After watching Tottenham topple Manchester United at Old Trafford in a result that is far overdue, perhaps owed via the medium of Roy Carrolls ‘successful’ scramble to keep out a speculative Pedro Mendes effort in a time that seems like yesteryear as since then we have installed goal-line technology, oh wait?!
But before I digress onto the already ‘too-many-cooks-broth-spoiling’ argument that is the diluted goal-line technology debate instead let me wade into another messy minefield of a footballing issue.
There has been a lot made recently of the potential for a Rio Ferdinand recall in the aftermath of the John Terry racism affair that has plagued English football for the past year or so, but my argument is why would we want Rio back?
Based solely on footballing reasons why pick at the debris of the plane-crash that was ‘Terry-gate’ just to paper over the cracks on the next flight. Against Tottenham at the weekend Rio Ferdinand, for all his class, experience and previous ability looked out of his depth.
Being run ragged by Gareth Bale is understandable. The Welshman has road-runner like speed and I would not have been surprised if he let out a genuine ‘meep meep’ as Rio Ferdinand tasted the dust of the Old Trafford turf off the heels of the accelerating winger.
Yet he was also partly at fault for the other two Tottenham goals, standing like he was playing stuck-in-the-mud waiting for somebody to crawl under his outstretched legs for Jan Vertonghen’s deflected opener and being dragged to one end of Greater Manchester and back by Jermain Defoe for the Clint Dempsey goal; leaving Jonny Evans to deal with a disproportionate amount of A. Tottenham players and B. portion of blame.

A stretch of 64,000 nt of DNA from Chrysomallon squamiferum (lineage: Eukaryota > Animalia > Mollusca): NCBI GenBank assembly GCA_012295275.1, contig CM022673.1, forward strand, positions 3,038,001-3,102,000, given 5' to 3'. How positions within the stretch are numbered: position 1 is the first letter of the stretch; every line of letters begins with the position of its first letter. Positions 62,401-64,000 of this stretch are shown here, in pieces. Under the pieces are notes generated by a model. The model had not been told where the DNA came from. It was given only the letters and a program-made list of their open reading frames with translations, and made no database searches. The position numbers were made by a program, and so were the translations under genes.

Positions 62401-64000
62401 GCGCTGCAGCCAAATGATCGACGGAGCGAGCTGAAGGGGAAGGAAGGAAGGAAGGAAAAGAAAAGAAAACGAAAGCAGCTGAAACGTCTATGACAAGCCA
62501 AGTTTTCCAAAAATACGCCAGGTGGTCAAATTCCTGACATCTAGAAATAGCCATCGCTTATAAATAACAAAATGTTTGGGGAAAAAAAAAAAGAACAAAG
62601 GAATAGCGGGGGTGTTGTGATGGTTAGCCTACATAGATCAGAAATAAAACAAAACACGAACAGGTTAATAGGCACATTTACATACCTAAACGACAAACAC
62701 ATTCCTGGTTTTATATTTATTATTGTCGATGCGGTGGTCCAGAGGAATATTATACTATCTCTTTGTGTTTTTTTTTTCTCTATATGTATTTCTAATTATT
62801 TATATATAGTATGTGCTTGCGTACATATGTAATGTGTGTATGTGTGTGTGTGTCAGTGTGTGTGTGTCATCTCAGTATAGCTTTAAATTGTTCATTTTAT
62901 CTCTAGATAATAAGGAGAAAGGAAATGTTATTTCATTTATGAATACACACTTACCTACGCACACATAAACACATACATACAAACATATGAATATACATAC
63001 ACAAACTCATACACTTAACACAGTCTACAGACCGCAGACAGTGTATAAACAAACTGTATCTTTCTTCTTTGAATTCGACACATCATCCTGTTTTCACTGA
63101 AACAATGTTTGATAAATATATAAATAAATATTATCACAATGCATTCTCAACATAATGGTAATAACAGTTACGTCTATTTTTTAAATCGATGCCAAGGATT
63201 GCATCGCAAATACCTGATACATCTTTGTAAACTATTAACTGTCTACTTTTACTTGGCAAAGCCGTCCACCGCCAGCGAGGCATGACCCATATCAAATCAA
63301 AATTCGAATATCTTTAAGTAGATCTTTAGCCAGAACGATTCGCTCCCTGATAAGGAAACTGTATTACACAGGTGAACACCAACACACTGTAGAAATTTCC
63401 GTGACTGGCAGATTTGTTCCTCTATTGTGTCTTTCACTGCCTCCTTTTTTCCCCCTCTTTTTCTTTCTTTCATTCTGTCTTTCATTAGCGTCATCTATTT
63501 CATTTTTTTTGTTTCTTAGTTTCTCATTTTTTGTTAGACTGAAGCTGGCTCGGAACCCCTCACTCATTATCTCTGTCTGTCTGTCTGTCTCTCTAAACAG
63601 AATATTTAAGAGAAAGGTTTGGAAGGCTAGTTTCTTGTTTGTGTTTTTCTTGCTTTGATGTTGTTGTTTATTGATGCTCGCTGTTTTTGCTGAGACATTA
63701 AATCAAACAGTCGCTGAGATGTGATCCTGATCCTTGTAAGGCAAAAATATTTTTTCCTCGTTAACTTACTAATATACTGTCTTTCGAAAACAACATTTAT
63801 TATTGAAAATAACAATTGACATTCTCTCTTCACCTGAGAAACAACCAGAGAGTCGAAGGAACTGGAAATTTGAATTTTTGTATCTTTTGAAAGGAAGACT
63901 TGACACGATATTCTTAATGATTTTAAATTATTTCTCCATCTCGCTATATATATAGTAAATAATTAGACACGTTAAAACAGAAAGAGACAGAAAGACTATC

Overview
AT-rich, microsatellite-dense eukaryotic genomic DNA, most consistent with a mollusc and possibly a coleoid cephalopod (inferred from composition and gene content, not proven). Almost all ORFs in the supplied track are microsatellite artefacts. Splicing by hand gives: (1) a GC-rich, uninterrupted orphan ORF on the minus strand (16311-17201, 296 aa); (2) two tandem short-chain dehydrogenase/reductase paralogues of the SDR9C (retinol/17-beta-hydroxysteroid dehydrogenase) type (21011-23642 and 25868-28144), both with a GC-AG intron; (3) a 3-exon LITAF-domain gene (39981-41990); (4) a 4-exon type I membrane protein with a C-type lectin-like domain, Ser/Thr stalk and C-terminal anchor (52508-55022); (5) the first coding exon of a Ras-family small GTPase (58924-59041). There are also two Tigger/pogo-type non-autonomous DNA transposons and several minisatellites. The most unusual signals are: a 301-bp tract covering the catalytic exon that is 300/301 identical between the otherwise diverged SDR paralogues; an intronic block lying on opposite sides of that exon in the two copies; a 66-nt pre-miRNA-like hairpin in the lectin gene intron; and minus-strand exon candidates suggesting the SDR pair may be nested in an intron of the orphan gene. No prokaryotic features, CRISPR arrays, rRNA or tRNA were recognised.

It was beyond a shaky display, it was one of those performances when you just shudder and think that maybe his time really is steadily running out at Old Trafford and as for England, bar all the political tomfoolery his recall would possibly entail he simply is no longer a viable option for England based on his footballing performances.
At the opposite end of the pitch Steven Caulker handed in a Grade A performance at the heart of Tottenham’s defence; those blaming him for the third goal should just look at the exquisite pass and deft touch and finish from Robin Van Persie and Shinji Kagawa respectively to realise he was faultless.
Ryan Shawcross, Phil Jagielka, Joleon Lescott, Gary Cahill and currently incapacitated club-mates Phil Jones and Chris Smalling should also sit above him in the pecking order; even Newcastle pair Mike Williamson and Steven Taylor could throw their hats in the ring if they were feeling particulary bold.
The fact remains, Rio’s days are over at international level, and based on the performance against Spurs it seems, unfortunately, that the soon to be 34-year-old is experiencing the inevitable irreversible dip in form that occurs in the advent of a professional football career.
What do you think? Is the end nigh for Rio Ferdinand?
image: © Paolo Camera